Indigenous Alaskans have adapted to cycles of climate change in the past, said Meda DeWitt, a Tlingit traditional healer. “However, when you start looking at how fast it’s coming about, then that’s where [this time is] different. We’re going into a situation that we actually haven’t fully been in before.”
Many Indigenous Alaskans—not just the Iñupiat—are facing food insecurity as rapid environmental collapse is upending natural cycles, including caribou migration patterns, berry season, and salmon runs. This poses a threat to their survival. “In some of our communities, there is an 80 or 90 percent reliance on subsistence foods” that are foraged, fished, hunted, or grown through small-scale agriculture, said Tikaan Galbreath, the Intertribal Agriculture Council’s technical assistant specialist for the state of Alaska and a member of the Mentasta Traditional Tribe.
It’s not feasible for people in rural communities, many of which are only accessible by bush plane or boat, to depend on grocery stores because of the extremely high cost of importing food. “It’s an incredible strain when a gallon of milk is $10 or a loaf of bread is $8,” Galbreath said.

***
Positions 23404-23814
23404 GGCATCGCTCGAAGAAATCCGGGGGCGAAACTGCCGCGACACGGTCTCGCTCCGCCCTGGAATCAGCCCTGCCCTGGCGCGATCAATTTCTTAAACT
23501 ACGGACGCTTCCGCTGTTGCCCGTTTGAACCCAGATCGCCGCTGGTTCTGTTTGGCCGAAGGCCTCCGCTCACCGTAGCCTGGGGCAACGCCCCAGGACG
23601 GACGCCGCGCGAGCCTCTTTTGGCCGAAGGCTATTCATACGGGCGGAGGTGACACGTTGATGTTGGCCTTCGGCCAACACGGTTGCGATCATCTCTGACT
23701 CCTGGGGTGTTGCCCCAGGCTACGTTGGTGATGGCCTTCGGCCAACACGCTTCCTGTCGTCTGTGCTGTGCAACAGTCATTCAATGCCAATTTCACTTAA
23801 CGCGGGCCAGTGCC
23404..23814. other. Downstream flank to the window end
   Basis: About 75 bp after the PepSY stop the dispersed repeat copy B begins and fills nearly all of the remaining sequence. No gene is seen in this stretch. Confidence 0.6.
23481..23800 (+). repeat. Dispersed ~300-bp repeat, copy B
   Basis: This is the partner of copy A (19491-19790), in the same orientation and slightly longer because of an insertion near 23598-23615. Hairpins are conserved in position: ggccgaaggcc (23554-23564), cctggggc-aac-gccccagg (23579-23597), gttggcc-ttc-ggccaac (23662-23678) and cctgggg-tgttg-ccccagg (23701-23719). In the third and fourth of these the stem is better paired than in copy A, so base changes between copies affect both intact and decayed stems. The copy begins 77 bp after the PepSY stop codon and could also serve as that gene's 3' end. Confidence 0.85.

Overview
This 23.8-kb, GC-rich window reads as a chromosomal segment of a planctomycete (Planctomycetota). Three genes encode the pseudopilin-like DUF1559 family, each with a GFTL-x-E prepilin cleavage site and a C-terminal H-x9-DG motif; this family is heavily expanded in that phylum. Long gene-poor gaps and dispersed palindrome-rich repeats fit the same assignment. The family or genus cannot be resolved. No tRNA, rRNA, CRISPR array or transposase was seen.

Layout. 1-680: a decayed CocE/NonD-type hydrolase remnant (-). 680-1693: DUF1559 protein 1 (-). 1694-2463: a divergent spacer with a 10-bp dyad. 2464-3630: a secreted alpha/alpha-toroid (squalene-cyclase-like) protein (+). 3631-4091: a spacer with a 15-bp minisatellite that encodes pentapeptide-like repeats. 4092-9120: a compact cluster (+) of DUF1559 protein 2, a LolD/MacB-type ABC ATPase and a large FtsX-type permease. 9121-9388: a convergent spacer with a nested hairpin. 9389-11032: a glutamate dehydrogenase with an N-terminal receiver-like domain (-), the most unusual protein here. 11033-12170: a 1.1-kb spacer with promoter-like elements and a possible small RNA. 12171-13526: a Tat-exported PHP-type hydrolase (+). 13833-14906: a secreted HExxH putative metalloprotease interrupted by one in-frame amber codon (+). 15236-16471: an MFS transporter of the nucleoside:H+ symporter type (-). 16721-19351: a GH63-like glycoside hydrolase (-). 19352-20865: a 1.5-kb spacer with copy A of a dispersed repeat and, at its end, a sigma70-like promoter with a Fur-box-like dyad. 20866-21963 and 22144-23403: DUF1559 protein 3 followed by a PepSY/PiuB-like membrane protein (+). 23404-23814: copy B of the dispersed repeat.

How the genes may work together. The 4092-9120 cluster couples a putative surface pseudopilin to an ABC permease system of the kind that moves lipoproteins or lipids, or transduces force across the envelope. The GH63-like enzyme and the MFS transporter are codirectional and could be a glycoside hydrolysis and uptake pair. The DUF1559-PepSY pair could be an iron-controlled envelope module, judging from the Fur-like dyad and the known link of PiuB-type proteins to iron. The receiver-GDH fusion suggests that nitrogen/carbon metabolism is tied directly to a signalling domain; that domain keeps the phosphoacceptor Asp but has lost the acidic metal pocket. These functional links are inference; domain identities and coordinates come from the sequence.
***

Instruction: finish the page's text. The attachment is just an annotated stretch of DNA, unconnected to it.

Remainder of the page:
Sudden environmental change also causes immense grief for Indigenous Alaskans because it disrupts their cultural and spiritual relationships with the land and other living beings. DeWitt, who in February spoke at the Democratic National Committee Environment and Climate Crisis Council’s Alaska Listening Session, said “everybody overall is experiencing the grief of not having access to our traditional practices because of the changing climate. This climate grief is also known as solastalgia, and that’s something that Indigenous people have been trying to express for a very long time.”